Marathon of marathons. There comes a time when you realize you've got a gap in your knowledge of the hard hitters that has to be rectified. In my time, I've watched Friday the 13th films sporadically. I've seen the atrocity that is Jason X, I saw Freddy vs. Jason at the theatre on opening night (call for help!), and I've seen the Final Cut at least a dozen times; and so far in this binging adventure, I don't think there's an entry in the series that can top Joseph Zito's Crispin and Corey on parade. Most of the movies featuring Jason have melded into a big, hockey-mask-wearing, blob from my childhood. So, it was time to do this thing; to watch the series with the attention that it deserves (probably). I can say with assurance, that parts I-IV have left me nothing but ready for the next installments in the series. Despite their tendency to repeat themselves, and the absolute absurdity of the dialogue and rationale of the victims, Friday the 13th begs to be seen, installment after installment. So, here are some things I observed while watching the first four films of the series.
Friday the 13th Part I:
- All the men in this movie are super into taking of their shirts and showing off their oddball accessories. Neckerchiefs, red suspenders, short jorts. Every dude at Camp Crystal Lake seems ready to pedo-stache themselves into a stupendous summer, and dies with the same "erk!" straining out of their bare-chested torso.
- Crystal Lake is apparently inhabited by about thirteen species of birds, all with very distinct calls. Someone in the sound editing department got a little excited, methinks.
- I know it supercedes rational explanation, but I'm not sure I see how Mrs. Voorhees views murdering random camp staff as a logical venue for avenging her son who was allowed to drown in the lake. Perhaps I missed some important dialogue, but her plan seems ill-founded. She can really rock the cable knit sweater, though.
- If crazy man Ralph wants people to listen to him, maybe sneaking up on their porch and yelling "you're doomed!" isn't the best way to do it? Also, did he ride his bike forty miles out of town just to say that, and then ride away? What's his role in all this? Why does he care? How does he know? I need some back story...
- Murders: 10. Mostly throat slashes with a hunting knife. One arrow stab, one axe to the face, and of course Mrs. Voorhees is decapitated in one surprisingly easy slice.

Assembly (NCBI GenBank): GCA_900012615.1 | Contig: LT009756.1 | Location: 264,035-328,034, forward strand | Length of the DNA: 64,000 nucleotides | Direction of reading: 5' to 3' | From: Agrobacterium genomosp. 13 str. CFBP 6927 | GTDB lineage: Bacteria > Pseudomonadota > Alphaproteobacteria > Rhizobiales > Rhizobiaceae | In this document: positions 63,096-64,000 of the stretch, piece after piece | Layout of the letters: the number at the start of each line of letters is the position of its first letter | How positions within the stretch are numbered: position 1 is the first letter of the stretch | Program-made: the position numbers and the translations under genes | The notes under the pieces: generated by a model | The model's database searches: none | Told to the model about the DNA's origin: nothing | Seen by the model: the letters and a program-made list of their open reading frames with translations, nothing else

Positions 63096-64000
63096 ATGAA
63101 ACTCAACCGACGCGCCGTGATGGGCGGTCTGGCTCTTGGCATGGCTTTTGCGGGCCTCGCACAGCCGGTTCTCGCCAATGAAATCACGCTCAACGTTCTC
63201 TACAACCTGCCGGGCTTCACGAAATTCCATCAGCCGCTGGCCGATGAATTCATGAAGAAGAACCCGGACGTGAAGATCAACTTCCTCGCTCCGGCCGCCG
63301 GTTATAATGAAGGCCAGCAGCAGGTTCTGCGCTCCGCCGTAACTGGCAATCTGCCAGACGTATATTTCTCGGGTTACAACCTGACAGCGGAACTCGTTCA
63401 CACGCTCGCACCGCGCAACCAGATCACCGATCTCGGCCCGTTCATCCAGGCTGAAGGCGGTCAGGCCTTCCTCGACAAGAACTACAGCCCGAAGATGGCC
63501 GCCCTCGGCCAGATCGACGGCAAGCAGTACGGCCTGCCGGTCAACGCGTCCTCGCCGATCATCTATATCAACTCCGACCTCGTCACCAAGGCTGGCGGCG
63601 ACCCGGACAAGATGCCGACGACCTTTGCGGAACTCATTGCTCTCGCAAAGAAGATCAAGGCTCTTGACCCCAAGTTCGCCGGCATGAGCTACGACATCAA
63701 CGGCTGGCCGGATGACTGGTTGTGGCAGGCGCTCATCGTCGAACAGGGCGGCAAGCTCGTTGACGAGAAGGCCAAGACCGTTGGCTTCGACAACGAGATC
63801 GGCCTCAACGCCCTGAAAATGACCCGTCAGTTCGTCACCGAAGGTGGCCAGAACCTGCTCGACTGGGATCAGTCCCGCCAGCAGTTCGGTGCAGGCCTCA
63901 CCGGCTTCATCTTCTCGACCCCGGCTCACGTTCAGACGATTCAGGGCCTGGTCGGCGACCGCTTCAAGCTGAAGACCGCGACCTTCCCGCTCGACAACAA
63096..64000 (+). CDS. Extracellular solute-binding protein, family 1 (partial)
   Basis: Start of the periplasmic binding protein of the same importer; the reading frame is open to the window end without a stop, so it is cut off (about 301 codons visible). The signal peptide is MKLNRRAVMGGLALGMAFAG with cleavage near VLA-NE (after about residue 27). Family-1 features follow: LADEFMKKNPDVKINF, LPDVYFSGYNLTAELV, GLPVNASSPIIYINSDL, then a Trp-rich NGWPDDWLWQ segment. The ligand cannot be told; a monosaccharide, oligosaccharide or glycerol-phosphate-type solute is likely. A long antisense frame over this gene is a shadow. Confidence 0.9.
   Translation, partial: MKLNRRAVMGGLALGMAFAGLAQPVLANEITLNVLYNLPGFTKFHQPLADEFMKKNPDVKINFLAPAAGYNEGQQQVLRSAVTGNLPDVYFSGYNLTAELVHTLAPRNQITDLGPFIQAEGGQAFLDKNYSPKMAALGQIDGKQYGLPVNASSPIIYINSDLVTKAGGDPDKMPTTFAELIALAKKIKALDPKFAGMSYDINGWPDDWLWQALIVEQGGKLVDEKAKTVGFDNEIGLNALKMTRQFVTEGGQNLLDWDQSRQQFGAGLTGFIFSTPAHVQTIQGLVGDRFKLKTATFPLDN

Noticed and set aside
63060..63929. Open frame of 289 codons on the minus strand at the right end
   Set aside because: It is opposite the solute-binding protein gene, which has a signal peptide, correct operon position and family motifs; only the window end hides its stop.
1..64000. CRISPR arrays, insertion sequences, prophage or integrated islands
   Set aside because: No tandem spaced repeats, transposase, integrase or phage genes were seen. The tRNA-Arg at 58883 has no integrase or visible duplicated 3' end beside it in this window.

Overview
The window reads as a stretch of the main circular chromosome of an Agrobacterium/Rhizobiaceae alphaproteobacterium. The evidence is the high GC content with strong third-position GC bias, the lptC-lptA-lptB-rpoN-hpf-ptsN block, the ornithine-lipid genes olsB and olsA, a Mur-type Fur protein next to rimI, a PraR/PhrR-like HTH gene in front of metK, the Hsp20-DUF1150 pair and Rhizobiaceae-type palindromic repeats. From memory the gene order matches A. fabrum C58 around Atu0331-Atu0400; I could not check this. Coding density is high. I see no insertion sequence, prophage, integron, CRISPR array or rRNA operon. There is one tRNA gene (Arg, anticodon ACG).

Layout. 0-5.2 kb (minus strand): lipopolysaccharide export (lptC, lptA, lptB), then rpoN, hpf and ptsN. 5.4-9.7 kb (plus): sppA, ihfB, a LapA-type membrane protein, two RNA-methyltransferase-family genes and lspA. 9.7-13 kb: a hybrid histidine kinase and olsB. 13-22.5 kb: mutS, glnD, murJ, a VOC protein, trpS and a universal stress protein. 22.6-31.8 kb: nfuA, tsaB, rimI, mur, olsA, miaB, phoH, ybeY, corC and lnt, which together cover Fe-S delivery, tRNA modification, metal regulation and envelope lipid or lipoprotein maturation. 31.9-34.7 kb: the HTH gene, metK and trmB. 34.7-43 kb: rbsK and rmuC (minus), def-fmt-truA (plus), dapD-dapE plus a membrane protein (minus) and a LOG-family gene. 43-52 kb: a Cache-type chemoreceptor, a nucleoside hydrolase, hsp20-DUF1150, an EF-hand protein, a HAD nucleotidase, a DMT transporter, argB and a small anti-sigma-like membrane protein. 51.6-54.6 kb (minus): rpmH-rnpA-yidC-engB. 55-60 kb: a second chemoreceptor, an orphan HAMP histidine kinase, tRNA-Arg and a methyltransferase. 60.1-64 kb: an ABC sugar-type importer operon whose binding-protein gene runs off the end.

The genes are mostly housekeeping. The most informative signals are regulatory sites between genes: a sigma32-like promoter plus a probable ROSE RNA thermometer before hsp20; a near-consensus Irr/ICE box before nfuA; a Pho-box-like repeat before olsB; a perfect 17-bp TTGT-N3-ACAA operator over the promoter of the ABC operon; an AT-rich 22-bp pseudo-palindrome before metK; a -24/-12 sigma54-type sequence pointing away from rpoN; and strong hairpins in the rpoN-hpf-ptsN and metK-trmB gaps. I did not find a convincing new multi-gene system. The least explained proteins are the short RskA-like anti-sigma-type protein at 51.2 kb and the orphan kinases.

- Weirdest ending ever. Was the final lake scene a hallucination? I don't think so, but then how long was Jason just hanging out in there? Impressive lung capacity. Also, how did the cops know to show up?
Friday the 13th Part 2:
- This is basically the same movie as part one, except Jason rises forth as the killer. I do really, really, exceptionally enjoy the bag over the head and overalls look.
- Again with all the bird sound effects. Doves, crows, gulls, hawks, and kookaburras. Crystal Lake has it all.
- All you have to do to defeat Jason is put on a dirty cable knit sweater, and baby talk him, I guess. Just make sure you stand in front of the alter honoring his mom's shriveled head.
- Murders: 10. More inventive this time, as well. Knives, claw hammers, machete, bared wire!
Friday the 13th Part 3:
- Now we're getting somewhere! I think this is when they figured out the 13th films would fare well if they didn't take themselves too seriously. The music that plays as the end credits roll is enough to serve as evidence of this presumption. I think the folks writing these stories also finally just said to split with worrying about WHY Jason is killing people. There's no real reason for it, other than the victims are there. That's fine. I kind of miss the days when the slashers slashed just for the sake of slashin.
- I knew I was going to like this movie as soon as I saw 80's gutter punks. This is always a sure sign of quality. These motorcycle folk were not the highest quality horror punks, though; they didn't even have switchblades! They were also the first to die (save the Hockett's) , which was a serious bummer. I was rooting for them, and had my money on the hippies to bite the dust first. Oh well. Rest in Peace, Loco and Fox.